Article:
Dreams of freedom end in rough justiceBy Kimina Lyall - Southeast Asia correspondent in Jakarta
The Weekend Australian
SAT 15 NOV 2003
ALI Kizil's journey from Turkey to Australia and his dream for a better life began in the passport office of Istanbul more than a year ago.
The 21-year-old with deep brooding eyes wanted to escape forced military service and systemic discrimination against his Alawi Muslim religion. After research in books, on the internet and television, he chose Australia because, in the words of his friend, Behan, 27, 'there we will find freedom'.
Instead, Kizil, Behan (who won't give his surname) and 12 other Kurdish men are locked in cells in a Jakarta detention centre. The windowless, fanless rooms are too small for bathing facilities, so the men haven't washed since they arrived here on Tuesday night after being set adrift in Indonesian waters by an Australian navy vessel that had towed them away from Melville Island, north of Darwin.
They live bare-chested, occasionally wiping their sweaty torsos with a Union Jack. A plate of rice scraps and banana skins, the remains of the single meal a day provided here, lies tossed away outside their barred room, with other days-old refuse.
In their first detailed interview, a two-hour conversation with The Australian through a Turkish-speaking interpreter this week, Kizil and four of his friends outlined their trek from what they described as a hopeless life in southeast Turkey, where Kurds are discriminated against, to the shattering of their dream at the hands of Australian officials.
Jewellery-maker Kizil, from Pazarcik, had intended to apply for legal documents to travel to Australia. He was told by Turkish officials he had no hope but they could put him in touch with someone who could get him there.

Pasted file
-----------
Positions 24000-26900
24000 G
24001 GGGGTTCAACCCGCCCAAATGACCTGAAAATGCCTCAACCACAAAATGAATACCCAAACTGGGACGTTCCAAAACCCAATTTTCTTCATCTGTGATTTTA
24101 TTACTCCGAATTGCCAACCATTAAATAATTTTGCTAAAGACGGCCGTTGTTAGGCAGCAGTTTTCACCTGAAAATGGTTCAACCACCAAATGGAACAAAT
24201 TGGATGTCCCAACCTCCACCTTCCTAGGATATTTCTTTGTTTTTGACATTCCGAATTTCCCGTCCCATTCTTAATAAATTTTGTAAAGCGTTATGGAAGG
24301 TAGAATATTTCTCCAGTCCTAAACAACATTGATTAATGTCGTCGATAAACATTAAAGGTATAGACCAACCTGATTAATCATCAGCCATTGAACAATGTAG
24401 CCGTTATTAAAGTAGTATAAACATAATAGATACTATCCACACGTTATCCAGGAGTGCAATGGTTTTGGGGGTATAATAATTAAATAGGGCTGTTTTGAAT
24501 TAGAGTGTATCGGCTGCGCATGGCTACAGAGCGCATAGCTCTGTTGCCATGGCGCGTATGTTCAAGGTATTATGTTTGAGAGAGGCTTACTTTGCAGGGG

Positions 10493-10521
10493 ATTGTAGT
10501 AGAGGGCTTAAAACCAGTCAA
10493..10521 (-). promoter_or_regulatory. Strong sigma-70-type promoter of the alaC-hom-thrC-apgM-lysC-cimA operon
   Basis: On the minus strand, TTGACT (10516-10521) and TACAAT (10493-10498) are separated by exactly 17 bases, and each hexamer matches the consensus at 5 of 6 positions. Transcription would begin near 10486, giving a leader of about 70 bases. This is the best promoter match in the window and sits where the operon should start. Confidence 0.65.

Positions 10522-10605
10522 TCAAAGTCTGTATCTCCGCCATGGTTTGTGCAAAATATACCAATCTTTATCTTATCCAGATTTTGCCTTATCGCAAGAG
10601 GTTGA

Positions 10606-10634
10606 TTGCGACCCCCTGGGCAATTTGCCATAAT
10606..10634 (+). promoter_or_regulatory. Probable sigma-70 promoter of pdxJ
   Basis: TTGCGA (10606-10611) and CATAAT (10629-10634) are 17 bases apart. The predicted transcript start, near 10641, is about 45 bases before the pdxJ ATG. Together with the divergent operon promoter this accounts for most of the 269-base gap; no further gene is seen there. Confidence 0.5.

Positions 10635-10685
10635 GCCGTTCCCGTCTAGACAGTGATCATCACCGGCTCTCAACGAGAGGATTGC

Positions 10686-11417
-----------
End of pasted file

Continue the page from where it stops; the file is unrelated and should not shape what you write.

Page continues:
Soon, a Turkish man he knew only as Ayoub contacted him. Ayoub outlined a promise of what Kizil wanted: a life in Australia, where he could freely practise his religion.
'We came to Australia because Australia offered us a better life,' says Kizil. Behan is a chef from Gaziantep near the Syrian border. He had a more articulated reason: 'I like animals. I heard that the Australian Government cares about kangaroos and I thought if people take care of animals well they will treat humans well.'
If the men suffered more specific persecution at the hands of the Turkish Government, which has a reputation for cruel crackdowns on Kurdish culture, they are now reluctant to say, a habit refugee workers say is not uncommon for people who remain fearful of deportation. 'We still don't know who will help us,' says Irfan Mustafa, a 28-year-old textile fabric worker. Another, store-owner Aydin Murat, 28, from Adiyaman, hints at a larger story. 'When we are free, we will tell you everything.'
All 14 men met Ayoub or another man, Mustafa, in various Turkish cities at different times. None knew each other in Turkey and each paid between $US7000 ($9733) and $US8000 to the people-smugglers and in return received a passport, a plane ticket to Jakarta and the promise of the same destination.